ACCEPTING REALITYAND OUR BIDDING JUNIORITY
John Carlos Metidieri, AFA Alternate Member to the Joint PBS Committee
I recently began my 16th year in the service of envoy Air, inc. It was only a couple of years ago that I was bidding around number 90 out of about 700 flight attendants based in Chicago. For the month of August 2015, I bid number 120 out of only 475 active flight attendants. Despite seeing a large increase in my company seniority over the past couple of years, I went from being in the 88th percentile of overall bidding seniority at my base down to the around the 75th percentile.
For someone who actually holds a line, perhaps a better way of looking at the numbers is by counting only those who typically hold lines of flying each month. Under normal circumstances, this applies to about 80 percent of flight attendants at each base. Using this perspective, I fell from bidding in the 84th percentile of bidding seniority down to the 68th percentile.
In plain English, it was two years ago that only about 15 percent of lineholders in Chicago were senior to me. Today, nearly 32 percent of all lineholders in Chicago are senior to me. My seniority relative to those also based in Chicago has taken a significant dive. When it comes to monthly bidding seniority, my seniority number relative to those in my base is the only number that matters!
It is critical that Flight Attendants reassess where we stand in terms of bidding seniority and reevaluate the way we are bidding. Many Flight Attendants are asking for that which we cannot hold. The type of flying that we do in Chicago has changed dramatically. We have lost longer stage length flying resulting in more trips with four legs or more per day. The overall amount of flying has decreased dramatically. Arguably the largest change in Chicago is that it is now the base of very senior flight attendants once based in Los Angeles and, more recently, Miami and San Juan where reserves ran many years in seniority. This trend will continue until the last of the Flight Attendants of New York have been displaced to their new domiciles.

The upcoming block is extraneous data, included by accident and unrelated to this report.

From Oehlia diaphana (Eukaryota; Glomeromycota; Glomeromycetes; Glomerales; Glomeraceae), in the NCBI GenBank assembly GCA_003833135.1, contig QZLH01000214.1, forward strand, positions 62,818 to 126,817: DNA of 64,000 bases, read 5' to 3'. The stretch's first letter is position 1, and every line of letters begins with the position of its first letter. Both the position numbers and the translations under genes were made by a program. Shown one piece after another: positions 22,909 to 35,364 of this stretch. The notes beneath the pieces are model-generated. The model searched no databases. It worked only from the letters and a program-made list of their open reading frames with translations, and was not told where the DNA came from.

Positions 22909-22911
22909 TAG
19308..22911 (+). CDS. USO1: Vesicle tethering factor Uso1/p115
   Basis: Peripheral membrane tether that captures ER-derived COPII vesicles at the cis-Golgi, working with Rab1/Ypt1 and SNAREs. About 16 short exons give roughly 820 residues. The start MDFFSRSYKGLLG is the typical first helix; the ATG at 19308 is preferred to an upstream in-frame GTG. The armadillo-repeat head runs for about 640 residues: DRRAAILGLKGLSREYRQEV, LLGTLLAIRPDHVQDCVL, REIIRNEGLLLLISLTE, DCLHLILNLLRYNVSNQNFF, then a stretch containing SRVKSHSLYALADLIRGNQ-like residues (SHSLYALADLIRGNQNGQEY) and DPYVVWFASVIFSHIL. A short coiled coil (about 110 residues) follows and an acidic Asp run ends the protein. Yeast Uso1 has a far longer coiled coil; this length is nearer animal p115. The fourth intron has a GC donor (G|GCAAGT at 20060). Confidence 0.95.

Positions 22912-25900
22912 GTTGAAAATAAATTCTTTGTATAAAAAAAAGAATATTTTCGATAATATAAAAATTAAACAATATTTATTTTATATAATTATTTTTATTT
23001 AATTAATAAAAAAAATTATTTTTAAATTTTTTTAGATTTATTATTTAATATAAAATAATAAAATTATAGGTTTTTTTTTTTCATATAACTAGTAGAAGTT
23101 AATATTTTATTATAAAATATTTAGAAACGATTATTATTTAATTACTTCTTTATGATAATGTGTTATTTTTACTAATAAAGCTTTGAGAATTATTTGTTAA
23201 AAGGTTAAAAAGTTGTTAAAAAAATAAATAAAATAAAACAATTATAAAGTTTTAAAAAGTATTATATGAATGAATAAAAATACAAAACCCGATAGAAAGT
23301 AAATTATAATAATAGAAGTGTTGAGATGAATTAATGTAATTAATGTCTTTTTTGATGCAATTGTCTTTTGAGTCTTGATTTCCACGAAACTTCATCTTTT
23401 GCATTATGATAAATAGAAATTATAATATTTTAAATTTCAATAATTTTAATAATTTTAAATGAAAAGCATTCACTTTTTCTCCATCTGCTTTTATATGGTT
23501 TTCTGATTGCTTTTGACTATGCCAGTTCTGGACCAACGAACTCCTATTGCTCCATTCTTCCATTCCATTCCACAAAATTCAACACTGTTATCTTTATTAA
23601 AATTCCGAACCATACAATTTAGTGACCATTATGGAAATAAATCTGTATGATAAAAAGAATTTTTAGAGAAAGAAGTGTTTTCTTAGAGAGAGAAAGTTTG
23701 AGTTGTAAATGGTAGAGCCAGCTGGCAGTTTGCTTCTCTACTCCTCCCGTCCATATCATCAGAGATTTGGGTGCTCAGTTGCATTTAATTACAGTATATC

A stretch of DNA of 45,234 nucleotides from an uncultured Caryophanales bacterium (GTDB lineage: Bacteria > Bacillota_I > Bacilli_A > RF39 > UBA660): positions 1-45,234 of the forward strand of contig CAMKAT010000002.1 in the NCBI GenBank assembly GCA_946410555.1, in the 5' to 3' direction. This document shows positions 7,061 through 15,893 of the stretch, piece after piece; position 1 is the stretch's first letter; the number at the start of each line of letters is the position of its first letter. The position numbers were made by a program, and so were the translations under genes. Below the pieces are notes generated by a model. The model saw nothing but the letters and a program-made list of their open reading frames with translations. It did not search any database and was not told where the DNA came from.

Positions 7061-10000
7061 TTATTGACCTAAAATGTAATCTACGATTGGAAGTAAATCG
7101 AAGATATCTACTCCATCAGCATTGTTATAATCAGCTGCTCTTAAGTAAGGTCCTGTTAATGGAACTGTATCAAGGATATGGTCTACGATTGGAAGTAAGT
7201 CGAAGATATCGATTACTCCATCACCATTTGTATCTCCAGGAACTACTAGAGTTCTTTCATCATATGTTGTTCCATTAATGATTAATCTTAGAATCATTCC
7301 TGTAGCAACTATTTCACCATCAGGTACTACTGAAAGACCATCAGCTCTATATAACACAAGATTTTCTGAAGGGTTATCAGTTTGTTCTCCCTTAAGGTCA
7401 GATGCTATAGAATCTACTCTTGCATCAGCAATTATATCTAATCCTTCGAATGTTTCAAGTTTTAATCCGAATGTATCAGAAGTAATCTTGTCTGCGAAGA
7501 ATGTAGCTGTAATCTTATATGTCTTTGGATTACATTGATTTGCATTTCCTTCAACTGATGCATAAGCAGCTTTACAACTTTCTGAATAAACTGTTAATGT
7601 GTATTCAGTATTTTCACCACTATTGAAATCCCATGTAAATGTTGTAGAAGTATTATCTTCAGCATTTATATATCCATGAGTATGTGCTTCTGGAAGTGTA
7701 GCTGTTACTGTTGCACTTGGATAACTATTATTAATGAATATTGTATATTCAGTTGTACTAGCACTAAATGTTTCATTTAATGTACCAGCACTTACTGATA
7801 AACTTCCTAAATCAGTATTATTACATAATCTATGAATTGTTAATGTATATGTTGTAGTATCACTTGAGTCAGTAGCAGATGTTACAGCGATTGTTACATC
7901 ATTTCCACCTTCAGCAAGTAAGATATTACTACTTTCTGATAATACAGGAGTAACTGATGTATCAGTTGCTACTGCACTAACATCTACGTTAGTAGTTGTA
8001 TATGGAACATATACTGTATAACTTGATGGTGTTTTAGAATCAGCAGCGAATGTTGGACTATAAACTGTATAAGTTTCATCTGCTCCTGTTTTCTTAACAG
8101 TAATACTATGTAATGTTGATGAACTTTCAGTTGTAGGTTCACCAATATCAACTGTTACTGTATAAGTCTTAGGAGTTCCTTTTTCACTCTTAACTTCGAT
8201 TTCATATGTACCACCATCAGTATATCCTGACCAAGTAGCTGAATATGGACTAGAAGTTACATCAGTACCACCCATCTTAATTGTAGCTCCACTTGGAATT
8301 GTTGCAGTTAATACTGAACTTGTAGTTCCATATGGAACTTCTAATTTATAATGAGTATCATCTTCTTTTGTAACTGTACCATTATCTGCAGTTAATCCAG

If you need help in assessing your seniority level at your base for bidding purposes, use the math given below. It helps to remove all inactive bidders in determining the overall number of flight attendants at your base. For your actual base seniority number, only count those senior to you who are not inactive. Remove those senior to you to determine your actual bidding seniority number at your base.
Overall Base Seniority (applicable to all flight attendants)
Step 1: Take your base seniority number and divide that by the total number of flight attendants in your base. If you are number 200 out of 475 active flight attendants, then you would enter 200 divided by 469. In this case, the result is .43 when rounded to the nearest hundredth. This immediately tells you that 43% of flight attendants are senior to you at your base.
Step 2: Take the result from Step 1, and subtract it from 1. 1 minus .43 equals .57. This means you are in the 57th percentile of all bidders at your base.
Lineholder Seniority (applicable to only those who are at or above 20th percentile)